longevity

ageism makes it onto the radar at this year’s Age Boom Academy for journalists

Over the years I’ve attended a number of Age Boom Academies—seminars for journalists co-hosted by Columbia University’s Mailman School of Public Health, the Journalism School, and the International Longevity Center. The speakers are always impressive and it’s provided an invaluable overview of the evolving economics, logistics, and science of the longevity boom. As my own focus has sharpened I’ve enjoyed them more, and this year’s seminar, which wrapped up on Tuesday, September 10 at the office of the Atlantic Philanthropies, was the best yet.

you are going to die

That’s the title of a piece by Tim Kreider on the New York Times Opinionator blog, and I hope it’s not news to everyone who passed me the link. Some of Krieder’s other eye-popping observations: you’re not getting any younger. You have to say goodbye to your childhood home. The old and infirm are pretty much missing from movies and TV. (There’s a term for that: symbolic annihilation.)

aiming at ambivalence

I attended my first Age Boom Academy for journalists in 2008 and have returned several times since. This year was particularly rewarding, because now I’m able to put the speeches in context and because I’m honing in on a specific question: why are Americans, individually and collectively, so deaf to all but the negative messages about old age? After all, no one wants to die young, and no one disputes that the elimination of premature death is a remarkable achievement.

Neither heaven nor hell: staking out the radical middle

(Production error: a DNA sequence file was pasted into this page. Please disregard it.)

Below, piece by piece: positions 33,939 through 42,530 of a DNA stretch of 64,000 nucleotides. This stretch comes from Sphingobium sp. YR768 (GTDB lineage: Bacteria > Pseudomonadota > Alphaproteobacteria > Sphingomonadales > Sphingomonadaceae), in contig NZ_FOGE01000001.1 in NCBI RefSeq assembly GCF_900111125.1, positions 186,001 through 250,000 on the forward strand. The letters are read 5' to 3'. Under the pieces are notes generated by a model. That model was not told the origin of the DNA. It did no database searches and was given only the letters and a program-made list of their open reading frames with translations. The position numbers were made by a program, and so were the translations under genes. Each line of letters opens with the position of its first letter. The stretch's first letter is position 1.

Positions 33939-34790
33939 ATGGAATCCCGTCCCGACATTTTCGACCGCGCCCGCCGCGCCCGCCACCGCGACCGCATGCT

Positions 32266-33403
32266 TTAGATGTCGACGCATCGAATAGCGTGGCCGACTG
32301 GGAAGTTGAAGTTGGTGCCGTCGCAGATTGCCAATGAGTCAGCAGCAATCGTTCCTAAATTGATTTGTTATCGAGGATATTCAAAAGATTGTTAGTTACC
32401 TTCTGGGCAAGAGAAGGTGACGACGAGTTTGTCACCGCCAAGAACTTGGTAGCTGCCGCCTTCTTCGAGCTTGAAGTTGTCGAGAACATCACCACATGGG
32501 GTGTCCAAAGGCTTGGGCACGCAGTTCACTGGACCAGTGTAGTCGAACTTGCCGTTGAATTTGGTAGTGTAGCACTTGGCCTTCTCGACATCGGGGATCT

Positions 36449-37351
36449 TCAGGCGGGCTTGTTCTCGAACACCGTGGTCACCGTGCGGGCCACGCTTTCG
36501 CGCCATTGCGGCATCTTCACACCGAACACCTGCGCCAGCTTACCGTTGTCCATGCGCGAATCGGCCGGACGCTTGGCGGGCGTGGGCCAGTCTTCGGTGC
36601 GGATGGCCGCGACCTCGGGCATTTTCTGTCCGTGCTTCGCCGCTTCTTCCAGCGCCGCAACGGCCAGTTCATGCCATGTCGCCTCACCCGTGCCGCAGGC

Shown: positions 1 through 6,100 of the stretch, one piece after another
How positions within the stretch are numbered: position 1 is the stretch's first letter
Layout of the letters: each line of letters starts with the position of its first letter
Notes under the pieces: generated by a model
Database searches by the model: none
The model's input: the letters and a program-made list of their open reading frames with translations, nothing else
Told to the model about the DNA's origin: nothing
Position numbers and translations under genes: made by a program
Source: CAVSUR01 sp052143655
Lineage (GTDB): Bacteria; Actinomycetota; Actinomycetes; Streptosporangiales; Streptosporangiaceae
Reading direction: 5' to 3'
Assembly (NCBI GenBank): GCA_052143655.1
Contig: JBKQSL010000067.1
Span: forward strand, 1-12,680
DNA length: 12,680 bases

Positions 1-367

Susan Jacoby writes cogently on all kinds of topics dear to my heart, including feminism, anti-intellectualism, and the separation of church and state. Her new book, Never Say Die, is a tirade against “The Myth and Marketing of The New Old Age.” I think she’s got a lot of stuff right, especially when it comes to the grim economic prospect of the baby boom -  and the ethical and logistical challenges of caring for an aging population.  I agree that the notion of the “wisdom of old age” is politically expedient claptrap. But I take issue with the book’s central premise that life after 80 holds little but horrors.

What does it mean to practice “age apartheid” against a group we hope to join?

I encountered that chilling phrase, “age apartheid,” in a New York Times Magazine piece by Ted C. Fishman, whose book The Shock of Gray was published last month. He’s talking about China, whose older workers have been largely excluded from the economic boom. “No country sorts its population more ruthlessly by age,” writes Fishman.

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